Sunday, May 15, 2011

A Small Interruption... The Complications Of An International Marriage

I've still a few more posts on H-kun's wedding, however whilst we're on the topic of weddings, now is perhaps a good time to raise one of the complications of an international marriage. It may come as no surprise that with all of the long trips that we do, we end up spending a reasonable time apart whilst T-chan spends time with her family in Sapporo (before or after I go). Given that L-kun's getting older, there will be less and less opportunity for him (and hence T-chan) to spend long periods in Japan, so we decided to make this a reasonable trip for T-chan... although the earthquake changed our plans a bit. That's ok, and I guess I get to be a typical bachelor slob for a few weeks a year (no downside there... apart from my diet and the condition of the house/garden). However, we often don't have as much freedom as you might think when planning trips - and there's always compromises to be made.

Take this trip for example, which was largely constrained by the wedding date. March/April/May is a busy time for us - and there's always a lot going on, so selecting dates is always going to lead to schedule conflicts. So this trip, I've missed T-chan's birthday, I had to leave Japan on my birthday (btw, not a pleasant way to spend your birthday), I missed sharing Mother's Day with T-chan as well (though did spend it with my mum, which was a good thing)... and they get back on L-kun's birthday (so we don't know how we'll be celebrating that, given that normally T-chan travels very badly). That's a fair bit of shared memories that we lose... though to be fair, they become memories that T-chan gets to share with her parents, which is the great side of it.

The other very real downside is that when something does go wrong, you're not there to help. Recently, T-chan got very sick and had to go to hospital in Sapporo. And I was stuck here... basically helpless... not even really knowing what was going on (as I had a worrying email when I got home from work, then heard nothing). Thankfully email, Skype, and friends and family all came to assist, but still, it makes you think about things in a different light. The world might have been made smaller through technology, but no one ever smelled the roses, kissed (excepting what you do with your own webcam... but that's between you and it), or even held someone's hand looking by looking through the digital telescope from across the other side of the world. We therefore live with the illusion of proximity - an illusion that is easily shattered.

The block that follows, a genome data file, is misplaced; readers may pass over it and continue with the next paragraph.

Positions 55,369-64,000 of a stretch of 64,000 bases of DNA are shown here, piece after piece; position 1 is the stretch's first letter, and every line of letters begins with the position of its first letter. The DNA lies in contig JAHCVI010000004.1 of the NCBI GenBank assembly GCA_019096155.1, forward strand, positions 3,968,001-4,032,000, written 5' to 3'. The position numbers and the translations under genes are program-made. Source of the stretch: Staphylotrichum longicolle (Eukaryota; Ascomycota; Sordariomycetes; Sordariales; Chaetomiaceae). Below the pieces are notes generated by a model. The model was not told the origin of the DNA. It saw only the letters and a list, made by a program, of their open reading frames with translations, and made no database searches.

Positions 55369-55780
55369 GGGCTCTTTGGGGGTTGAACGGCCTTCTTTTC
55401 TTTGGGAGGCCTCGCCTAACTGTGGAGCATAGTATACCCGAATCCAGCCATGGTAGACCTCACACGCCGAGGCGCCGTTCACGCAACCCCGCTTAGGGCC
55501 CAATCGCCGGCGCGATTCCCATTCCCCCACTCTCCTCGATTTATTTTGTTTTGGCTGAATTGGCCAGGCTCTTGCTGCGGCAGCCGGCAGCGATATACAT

Thankfully, T-chan is alright now, and I can breathe a huge sigh of relief.

Even though I know we've got it very good in that we have the ability to do these trips on an annual basis - there is always a cost, and often it's not the monetary cost that bites the most. So yes, there's a downside to having a complicated international marriage (much like any marriage)... but, thankfully, the upsides are so much more rewarding. I imagine that these complications are not so unique to international marriages these days - when people spend less and less time together, and work becomes all-consuming. The days of a "normal" marriage in a traditional sense are perhaps well and truly gone.


  1. I have experienced the exact same issues as you. I too have missed birthdays of both my young boys as well as a Christmas or two, and various other occasions. Part of the reason is due to illnesses in my wife's family so it's understandable but still hard. I've also experienced the worry of hearing that my son was sick enough he had to go to the hospital in Japan while I was stuck here in America. An international marriage is definitely complicated.

  2. I sometimes think that it's no different to the challenges other people face in their lives (and marriages). And as I said, the joy and experiences I've had more than make up for it.

    Nowadays however, at least here in Australia, international marriages are fast becoming normal... though not quite yet. The true multicultural influence in Australia is one of it's many the good characteristics (even though it often doesn't feel quite accepting enough).

  3. Aww...that's hard isn't it? Missing birthdays, celebrations, not being able to be there when things go wrong. I'm glad T-san is feeling better. I guess there is an up and down side to having family around the world. However, it's great for L-kun to experience the best of both cultures.

  4. There's generally a positive and negative to most things... and whilst it's not nice to miss these moments (especially as you said, when things go wrong), there's always an upside.

    And yes, the upside here is that L-kun is enjoying being with his Japanese grandparents (improving his Japanese), and T-chan enjoys being with her family too.